Dragonflies of Texas: A Field Guide (Texas Natural History Guides(TM))

Dragonflies of Texas: A Field Guide (Texas Natural History Guides(TM))

Dragonflies of Texas: A Field Guide (Texas Natural History Guides(TM))

$17.69
Dragonflies of Texas: A Field Guide (Texas Natural History Guides(TM))
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            “Just published in 2015, Dragonflies of Texas is the definitive field guide to these insects in Texas. It covers all 160 species with a two-page spread for each that includes photographs of both sexes and known variations when possible, key features, a distribution map, identification, discussion of similar species, status in Texas, habitat, seasonality, and general comments. In addition to the species accounts, John Abbott discusses dragonfly anatomy, life history, conservation, names, and photography. He also provides information on species that may eventually be discovered in Texas, state and global conservation rankings, seasonality of all species in chronological order, and additional resources and publications on the identification of dragonflies”

            Review of Dragonflies of Texas: A Field Guide (Texas Natural History Guides
            March 3, 2016
            FGR Team (FieldGuideReview.com)


            Publisher’s Description:

            Dragonflies and damselflies (together known as Odonata) are among the most remarkably distinctive insects in their appearance and biology, and they have become some of the most popular creatures sought by avocational naturalists. Texas hosts 160 species of dragonflies, nearly half of the 327 species known in North America, making the state a particularly good place to observe dragonflies in their natural habitats.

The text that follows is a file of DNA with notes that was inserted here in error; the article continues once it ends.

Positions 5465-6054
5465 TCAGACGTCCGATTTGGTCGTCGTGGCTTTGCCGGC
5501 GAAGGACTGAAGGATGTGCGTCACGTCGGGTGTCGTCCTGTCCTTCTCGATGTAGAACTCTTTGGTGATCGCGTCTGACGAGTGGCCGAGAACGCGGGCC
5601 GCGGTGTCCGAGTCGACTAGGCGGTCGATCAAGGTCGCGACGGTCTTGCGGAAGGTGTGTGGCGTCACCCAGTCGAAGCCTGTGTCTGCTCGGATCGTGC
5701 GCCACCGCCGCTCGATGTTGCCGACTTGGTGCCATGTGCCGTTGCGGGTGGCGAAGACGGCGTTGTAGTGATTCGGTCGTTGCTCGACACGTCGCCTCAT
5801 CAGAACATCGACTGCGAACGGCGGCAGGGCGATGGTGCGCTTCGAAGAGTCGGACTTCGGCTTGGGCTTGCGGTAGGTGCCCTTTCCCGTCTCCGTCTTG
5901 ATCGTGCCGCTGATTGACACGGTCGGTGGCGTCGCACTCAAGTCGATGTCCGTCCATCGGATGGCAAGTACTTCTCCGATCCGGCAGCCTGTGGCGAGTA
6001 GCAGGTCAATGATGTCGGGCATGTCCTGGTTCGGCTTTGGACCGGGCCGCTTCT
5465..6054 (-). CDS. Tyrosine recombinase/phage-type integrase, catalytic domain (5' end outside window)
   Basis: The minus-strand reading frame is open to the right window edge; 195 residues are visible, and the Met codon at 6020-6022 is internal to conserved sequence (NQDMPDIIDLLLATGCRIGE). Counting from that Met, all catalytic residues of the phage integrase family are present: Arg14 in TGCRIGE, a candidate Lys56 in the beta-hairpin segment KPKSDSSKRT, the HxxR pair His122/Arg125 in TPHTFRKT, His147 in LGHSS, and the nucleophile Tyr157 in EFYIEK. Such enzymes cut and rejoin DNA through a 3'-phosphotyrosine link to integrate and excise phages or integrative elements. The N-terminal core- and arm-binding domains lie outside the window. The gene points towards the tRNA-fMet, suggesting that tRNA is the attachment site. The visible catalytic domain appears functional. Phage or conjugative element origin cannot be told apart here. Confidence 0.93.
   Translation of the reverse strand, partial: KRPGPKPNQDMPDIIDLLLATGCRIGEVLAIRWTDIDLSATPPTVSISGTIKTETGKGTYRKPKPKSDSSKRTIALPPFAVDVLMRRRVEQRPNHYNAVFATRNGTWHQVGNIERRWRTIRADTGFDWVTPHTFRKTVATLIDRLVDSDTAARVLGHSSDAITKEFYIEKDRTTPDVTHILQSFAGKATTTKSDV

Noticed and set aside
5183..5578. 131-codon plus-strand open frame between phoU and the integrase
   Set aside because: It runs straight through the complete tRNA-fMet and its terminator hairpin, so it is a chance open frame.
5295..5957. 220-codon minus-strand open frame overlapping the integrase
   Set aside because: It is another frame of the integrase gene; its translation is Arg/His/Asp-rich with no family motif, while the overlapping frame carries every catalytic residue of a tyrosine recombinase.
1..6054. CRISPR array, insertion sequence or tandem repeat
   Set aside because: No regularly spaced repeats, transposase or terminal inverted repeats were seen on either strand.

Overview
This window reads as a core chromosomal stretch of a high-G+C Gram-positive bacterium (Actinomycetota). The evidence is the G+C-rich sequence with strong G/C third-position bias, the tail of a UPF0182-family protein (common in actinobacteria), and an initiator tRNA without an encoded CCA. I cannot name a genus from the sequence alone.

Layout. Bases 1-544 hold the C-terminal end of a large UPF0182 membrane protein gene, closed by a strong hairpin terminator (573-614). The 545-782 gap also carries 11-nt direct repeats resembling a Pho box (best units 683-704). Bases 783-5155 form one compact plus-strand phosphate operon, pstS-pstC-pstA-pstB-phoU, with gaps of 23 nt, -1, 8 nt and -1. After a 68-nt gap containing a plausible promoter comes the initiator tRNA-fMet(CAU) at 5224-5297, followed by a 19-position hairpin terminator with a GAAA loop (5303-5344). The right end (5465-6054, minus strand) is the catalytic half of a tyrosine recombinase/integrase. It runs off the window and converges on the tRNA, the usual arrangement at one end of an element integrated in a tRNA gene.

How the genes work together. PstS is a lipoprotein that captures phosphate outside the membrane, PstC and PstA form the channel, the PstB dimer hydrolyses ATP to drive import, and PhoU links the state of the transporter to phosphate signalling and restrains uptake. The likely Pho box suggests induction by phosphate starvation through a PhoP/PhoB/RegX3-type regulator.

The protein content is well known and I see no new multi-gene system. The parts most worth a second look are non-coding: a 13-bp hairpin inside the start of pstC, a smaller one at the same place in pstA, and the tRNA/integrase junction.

Dragonflies of Texas is the definitive field guide to these insects. It covers all 160 species with in situ photographs and detailed anatomical images as needed. Each species is given a two-page spread that includes photographs of both sexes and known variations when possible, key features, a distribution map, identification, discussion of similar species, status in Texas, habitat, seasonality, and general comments. Many of the groups also have comparative plates that show anatomically distinctive characteristics. In addition to the species accounts, John Abbott discusses dragonfly anatomy, life history, conservation, names, and photography. He also provides information on species that may eventually be discovered in Texas, state and global conservation rankings, seasonality of all species in chronological order, and additional resources and publications on the identification of dragonflies.

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